In the last couple of weeks before your first marathon, keep an eye on what you are eating and drinking. You don’t need to go overboard on carbs or change your diet drastically. Just make sure that you are feeding your body good, nutritious food to help it with the healing process during your taper. Lots of fruit and veg, with a wide variety of colour. Eat high-quality grains and pulses, good fats and lean meat. Drink plenty of water daily too. The aim is to keep your body well hydrated in the weeks leading up to the marathon. And don’t try anything new! You don’t need an upset stomach from eating something that doesn’t agree with you this close to race day.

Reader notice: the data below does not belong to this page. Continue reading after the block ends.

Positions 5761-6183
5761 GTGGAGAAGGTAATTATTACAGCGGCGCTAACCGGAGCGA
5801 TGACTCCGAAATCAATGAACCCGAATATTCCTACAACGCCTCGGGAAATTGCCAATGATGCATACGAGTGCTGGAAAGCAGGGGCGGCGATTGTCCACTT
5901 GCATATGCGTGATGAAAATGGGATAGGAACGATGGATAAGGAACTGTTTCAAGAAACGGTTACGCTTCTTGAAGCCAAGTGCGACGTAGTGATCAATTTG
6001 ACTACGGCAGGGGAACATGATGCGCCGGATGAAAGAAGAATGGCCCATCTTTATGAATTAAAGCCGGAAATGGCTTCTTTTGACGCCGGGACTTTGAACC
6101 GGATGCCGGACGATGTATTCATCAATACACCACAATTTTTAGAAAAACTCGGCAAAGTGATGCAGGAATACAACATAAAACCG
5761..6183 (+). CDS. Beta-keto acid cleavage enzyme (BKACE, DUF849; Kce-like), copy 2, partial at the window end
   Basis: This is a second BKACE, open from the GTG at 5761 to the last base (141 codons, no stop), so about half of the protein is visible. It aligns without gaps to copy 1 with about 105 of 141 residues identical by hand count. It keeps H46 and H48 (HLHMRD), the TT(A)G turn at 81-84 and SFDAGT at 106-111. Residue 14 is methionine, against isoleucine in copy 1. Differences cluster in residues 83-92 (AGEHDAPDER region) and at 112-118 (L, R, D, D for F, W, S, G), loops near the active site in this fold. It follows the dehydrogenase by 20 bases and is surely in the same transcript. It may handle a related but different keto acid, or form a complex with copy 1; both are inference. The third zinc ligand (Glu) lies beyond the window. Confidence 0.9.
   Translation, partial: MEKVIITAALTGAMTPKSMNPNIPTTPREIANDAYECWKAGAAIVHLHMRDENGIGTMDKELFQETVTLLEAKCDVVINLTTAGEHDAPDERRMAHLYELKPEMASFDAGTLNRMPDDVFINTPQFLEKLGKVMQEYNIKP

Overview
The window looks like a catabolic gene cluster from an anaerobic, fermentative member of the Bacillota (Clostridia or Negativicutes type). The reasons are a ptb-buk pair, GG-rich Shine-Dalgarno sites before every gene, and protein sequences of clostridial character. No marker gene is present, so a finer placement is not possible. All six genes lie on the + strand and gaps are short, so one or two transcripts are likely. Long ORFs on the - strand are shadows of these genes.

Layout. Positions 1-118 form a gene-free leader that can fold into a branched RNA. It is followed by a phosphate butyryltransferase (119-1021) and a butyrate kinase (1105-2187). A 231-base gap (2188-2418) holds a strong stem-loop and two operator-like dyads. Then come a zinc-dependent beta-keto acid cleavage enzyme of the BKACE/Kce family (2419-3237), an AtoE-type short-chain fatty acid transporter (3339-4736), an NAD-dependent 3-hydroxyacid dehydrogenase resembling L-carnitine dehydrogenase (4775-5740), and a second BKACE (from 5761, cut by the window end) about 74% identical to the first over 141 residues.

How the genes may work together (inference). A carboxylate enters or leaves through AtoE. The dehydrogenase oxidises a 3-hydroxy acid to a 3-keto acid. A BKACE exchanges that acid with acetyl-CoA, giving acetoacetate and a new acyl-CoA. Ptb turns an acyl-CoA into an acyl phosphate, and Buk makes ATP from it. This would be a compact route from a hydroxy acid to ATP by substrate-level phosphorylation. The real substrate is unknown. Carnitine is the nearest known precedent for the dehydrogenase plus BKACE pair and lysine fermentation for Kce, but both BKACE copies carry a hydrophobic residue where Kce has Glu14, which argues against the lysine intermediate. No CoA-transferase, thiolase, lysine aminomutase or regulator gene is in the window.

3. Get some rest
You will probably find it hard to sleep in the days leading up to your first marathon thanks to a combination of nerves and excitement. Make sure that you get plenty of rest and sleep in the weeks before instead, so that you are refreshed and you’re giving your body the best chance to re-energise after months of training. Try to go to bed at the same time every night and get up at the same time every day. Keep a couple of evenings a week free of any training and put your feet up. Now’s a good time for a Netflix marathon! You will be grateful for a well-rested body when it comes to the big day.
4. Stay positive